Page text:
The second debate between two Democratic candidates vying for the job of New York City’s comptroller — former New York Gov. Eliot Spitzer and Manhattan Borough President Scott Stringer — got highly personal Monday night with less than a month to go before the Democratic primary.
Stringer, the normally reserved candidate who looked to be on an easy path to victory before Spitzer’s entry last month, came out swinging. He accused Spitzer, at one point, of acting more like a Republican than a Democrat by electing not to participate in the public financing program.
He blasted Spitzer for “resigning in disgrace” in 2008 amid a prostitution scandal.
The New York Times said that Stringer caught Spitzer a bit “off balance.”
“So you talk a good game fighting for the middle class, but when it was on your watch, when you had an opportunity to make a difference for all the people who were in those mortgages, for the people who were trying to struggle to put food on the table in one of the greatest fiscal calamities of our generation, you dropped the ball, and you had to leave,” Stringer said, according to the Times.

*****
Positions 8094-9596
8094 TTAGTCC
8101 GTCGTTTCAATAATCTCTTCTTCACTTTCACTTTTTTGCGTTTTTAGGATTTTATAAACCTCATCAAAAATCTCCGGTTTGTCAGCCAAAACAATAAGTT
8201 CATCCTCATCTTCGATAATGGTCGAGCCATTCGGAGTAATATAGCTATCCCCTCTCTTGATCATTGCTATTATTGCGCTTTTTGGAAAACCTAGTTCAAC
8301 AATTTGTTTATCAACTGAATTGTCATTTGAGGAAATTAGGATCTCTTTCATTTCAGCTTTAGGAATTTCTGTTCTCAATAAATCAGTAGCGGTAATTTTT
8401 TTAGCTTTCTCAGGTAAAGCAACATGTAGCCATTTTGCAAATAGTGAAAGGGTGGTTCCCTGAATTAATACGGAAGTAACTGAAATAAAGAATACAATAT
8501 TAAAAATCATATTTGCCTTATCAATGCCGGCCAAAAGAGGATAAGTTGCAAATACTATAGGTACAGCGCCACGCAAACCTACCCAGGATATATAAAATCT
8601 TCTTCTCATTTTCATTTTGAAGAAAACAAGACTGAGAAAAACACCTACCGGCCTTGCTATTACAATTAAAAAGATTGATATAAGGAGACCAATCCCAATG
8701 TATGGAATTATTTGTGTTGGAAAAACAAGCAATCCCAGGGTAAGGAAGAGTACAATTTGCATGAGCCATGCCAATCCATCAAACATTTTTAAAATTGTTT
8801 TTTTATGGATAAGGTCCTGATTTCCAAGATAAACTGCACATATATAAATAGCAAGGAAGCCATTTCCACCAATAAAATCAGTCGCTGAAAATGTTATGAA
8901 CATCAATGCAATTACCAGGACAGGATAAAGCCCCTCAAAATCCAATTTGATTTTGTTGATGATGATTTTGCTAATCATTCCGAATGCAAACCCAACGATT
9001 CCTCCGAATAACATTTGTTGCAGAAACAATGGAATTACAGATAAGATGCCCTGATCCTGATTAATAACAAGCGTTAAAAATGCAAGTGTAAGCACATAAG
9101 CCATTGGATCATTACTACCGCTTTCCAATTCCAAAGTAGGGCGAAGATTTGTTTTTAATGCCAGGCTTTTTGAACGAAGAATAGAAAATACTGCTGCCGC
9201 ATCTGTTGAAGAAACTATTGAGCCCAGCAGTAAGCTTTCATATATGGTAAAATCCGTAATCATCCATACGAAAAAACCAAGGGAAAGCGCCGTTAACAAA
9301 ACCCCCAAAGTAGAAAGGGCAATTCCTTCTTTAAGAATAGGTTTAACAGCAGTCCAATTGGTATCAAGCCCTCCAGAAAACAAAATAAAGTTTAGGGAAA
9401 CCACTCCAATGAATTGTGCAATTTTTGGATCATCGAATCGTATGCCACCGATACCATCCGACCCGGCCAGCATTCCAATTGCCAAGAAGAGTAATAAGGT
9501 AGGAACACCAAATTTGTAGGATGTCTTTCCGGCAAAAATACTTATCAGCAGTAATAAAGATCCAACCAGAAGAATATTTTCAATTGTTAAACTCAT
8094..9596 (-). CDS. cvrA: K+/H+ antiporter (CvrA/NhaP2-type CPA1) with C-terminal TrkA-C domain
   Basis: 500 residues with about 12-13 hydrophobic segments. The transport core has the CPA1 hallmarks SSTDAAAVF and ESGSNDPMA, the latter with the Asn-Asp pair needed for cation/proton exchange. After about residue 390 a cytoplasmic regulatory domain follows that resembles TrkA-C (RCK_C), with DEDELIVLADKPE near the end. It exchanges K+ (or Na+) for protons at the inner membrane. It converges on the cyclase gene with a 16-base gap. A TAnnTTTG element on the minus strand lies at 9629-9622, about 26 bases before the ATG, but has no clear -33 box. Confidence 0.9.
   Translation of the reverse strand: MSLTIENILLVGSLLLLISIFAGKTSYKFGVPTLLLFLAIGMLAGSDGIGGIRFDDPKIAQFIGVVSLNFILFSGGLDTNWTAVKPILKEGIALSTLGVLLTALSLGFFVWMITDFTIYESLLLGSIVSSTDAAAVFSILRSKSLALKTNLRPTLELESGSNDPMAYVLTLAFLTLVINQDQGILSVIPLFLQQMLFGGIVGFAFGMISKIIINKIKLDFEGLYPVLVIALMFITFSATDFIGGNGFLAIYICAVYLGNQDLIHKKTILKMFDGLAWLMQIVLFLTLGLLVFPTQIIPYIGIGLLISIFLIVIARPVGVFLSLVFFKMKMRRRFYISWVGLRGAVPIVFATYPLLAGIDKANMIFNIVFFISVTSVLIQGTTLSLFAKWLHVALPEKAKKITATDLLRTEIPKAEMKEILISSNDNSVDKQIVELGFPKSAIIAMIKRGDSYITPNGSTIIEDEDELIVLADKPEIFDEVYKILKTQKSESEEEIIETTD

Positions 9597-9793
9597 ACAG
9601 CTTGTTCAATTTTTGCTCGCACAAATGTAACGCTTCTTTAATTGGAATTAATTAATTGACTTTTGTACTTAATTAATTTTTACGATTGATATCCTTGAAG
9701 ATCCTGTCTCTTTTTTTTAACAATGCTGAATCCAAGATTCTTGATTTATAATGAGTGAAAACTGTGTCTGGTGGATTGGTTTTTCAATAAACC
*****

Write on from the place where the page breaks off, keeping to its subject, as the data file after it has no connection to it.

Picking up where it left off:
“I got my hands dirty for 10 years,” in office, Spitzer responded.
“That you did,” Stringer replied.
Spitzer, in turn, wailed on Stringer for his support of the 2009 decision to overturn term limits and pave the way for Mayor Michael Bloomberg to run for a third term.
“The reason why we had a third term is that the political establishment, with Scott’s support and participation, gave the mayor a third term,” Spitzer said, according to the Associated Press.
Spitzer also accused Stringer of relying on a prescription of personal attacks in the debate, saying he was using terms he didn’t “understand” and “misstating facts.”
“I think you should be better than that,” Spitzer said.
The Democratic primary is scheduled for Sept. 10. Spitzer has held rather comfortable single-digit leads in recent polls conducted by Siena College, Marist College, and Quinnipiac University.
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